Cantwell's bill shares some similarities with California's rules, which her proposal, if passed, would leave intact - while allowing other states to pass privacy laws of their own. For example, the Democrats' measure would grant Americans across the country the right to ask companies what information is collected about them, with whom it is shared and why. It also seeks to demystify the powerful, unseen algorithms that companies employ to analyze people about housing, credit or employment, then target them with ads.

Companies further would have to obtain a person's permission to collect and share their sensitive data. Cantwell and her team defined the category broadly to include a wide array of information that could be linked to a person based on their browsing online or shopping in the real world, along with one's precise location or biometrics, including scans of their face.

"We want to make sure we establish rights and responsibility - rights for consumers and responsibilities for those who collect, manage and transmit data," said Sen. Brian Schatz, D-Hawaii, who joined with Sens. Edward Markey, D-Mass., and Amy Klobuchar, D-Minn., in sponsoring the bill.

To enforce the rules, Senate Democrats have proposed granting new powers to the FTC to police against a wide array of practices that could cause consumers harm. Under a decades-old law, the watchdog agency already can probe tech giants, but it often can't bring tough punishments, including fines, until a company commits its second offense. Cantwell's bill removes that obstacle for privacy investigations, while also setting aside financial penalties it obtains for a special consumer-relief fund.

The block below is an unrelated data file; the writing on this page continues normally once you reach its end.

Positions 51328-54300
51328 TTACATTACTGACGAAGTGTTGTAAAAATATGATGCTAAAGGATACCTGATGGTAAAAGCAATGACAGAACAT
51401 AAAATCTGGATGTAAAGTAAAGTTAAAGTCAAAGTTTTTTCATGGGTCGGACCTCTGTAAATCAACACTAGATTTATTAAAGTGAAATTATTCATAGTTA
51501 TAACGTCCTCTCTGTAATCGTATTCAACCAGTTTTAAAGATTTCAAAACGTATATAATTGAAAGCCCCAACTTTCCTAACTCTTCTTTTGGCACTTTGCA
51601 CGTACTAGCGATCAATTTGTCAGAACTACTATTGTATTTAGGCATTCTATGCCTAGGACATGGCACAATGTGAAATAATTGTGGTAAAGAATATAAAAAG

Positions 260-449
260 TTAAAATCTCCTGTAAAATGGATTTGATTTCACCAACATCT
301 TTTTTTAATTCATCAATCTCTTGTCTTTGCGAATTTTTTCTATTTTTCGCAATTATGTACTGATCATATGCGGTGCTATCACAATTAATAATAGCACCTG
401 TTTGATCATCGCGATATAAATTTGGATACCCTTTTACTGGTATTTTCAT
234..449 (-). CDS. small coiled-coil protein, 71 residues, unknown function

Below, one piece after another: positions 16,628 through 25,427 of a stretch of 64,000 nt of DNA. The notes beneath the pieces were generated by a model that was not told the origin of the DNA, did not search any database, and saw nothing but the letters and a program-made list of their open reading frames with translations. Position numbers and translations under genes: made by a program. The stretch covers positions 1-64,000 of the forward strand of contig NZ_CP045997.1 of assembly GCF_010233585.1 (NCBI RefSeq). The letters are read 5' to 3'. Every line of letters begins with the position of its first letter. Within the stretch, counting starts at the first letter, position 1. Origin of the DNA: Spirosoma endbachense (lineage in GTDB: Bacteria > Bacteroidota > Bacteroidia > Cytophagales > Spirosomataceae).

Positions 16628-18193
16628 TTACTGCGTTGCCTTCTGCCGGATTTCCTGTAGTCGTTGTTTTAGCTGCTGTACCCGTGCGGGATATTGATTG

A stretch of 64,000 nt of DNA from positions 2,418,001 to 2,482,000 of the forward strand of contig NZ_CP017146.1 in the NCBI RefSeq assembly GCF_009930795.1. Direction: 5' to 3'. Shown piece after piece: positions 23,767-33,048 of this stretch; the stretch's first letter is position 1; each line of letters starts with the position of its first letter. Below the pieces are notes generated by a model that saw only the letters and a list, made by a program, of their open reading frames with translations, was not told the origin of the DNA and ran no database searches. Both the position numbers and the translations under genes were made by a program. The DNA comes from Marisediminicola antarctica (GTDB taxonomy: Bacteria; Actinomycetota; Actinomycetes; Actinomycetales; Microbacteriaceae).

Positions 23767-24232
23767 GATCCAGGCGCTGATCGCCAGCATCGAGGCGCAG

It does not create an entirely new federal privacy agency, however, as some public-interest advocates have sought, partly out of concern that the tech industry is "already so big that it's going to outmaneuver a lot of bureaucratic responses," she said.

The proposal would open the door for state attorneys general to bring cases under federal law as well, and would permit people to sue tech companies if their privacy has been violated. Such lawsuits will probably spur immense controversy among Facebook, Google and other tech giants, which have fiercely advocated nationwide against granting web users a private right of action. But the Democratic senator said these protections are essential to send a message to companies that repeatedly mishandle users' data.

"There's nothing like the CFO, CEO and the general counsel getting in a room and going, 'You know, we could be sued for this,' " Cantwell said. "Guess what that changes? Behavior."

Such lawsuits also have drawn staunch, sustained opposition from Republicans, who are set to convene a hearing in early December to discuss privacy legislation. The leader of the Senate Commerce Committee, GOP Sen. Roger Wicker of Mississippi, had been negotiating with Cantwell on a compromise for months. But Republicans and Democrats continue to quarrel over the details: GOP leaders have sought to make it difficult, or impossible, for states to adopt their own privacy protections, for example, which is non-starter for some Democrats.

His office did not respond to a request for comment.

Longtime privacy advocates acknowledged the tough task congressional lawmakers now face - selling a privacy measure to a distracted Congress in the midst of an impeachment proceeding and a looming presidential election.

"It's going to be hard to get anything done before 2021 because I don't think leadership has the interest, time or appetite for it," said Justin Brookman, director of consumer privacy and technology policy at Consumer Reports, which offered lawmakers advice on crafting the measure.

But Cantwell insisted Democrats would hold their ground, including against the very tech giants that had successfully staved off regulation for so many years.

"There are those who just see the 'ka-ching' of this scenario, and they're like, 'Let's have no rules,' " she said. "I don't see them coming to the table on strong enforcement, but we'll see."

This article was written by Tony Romm, a reporter for The Washington Post.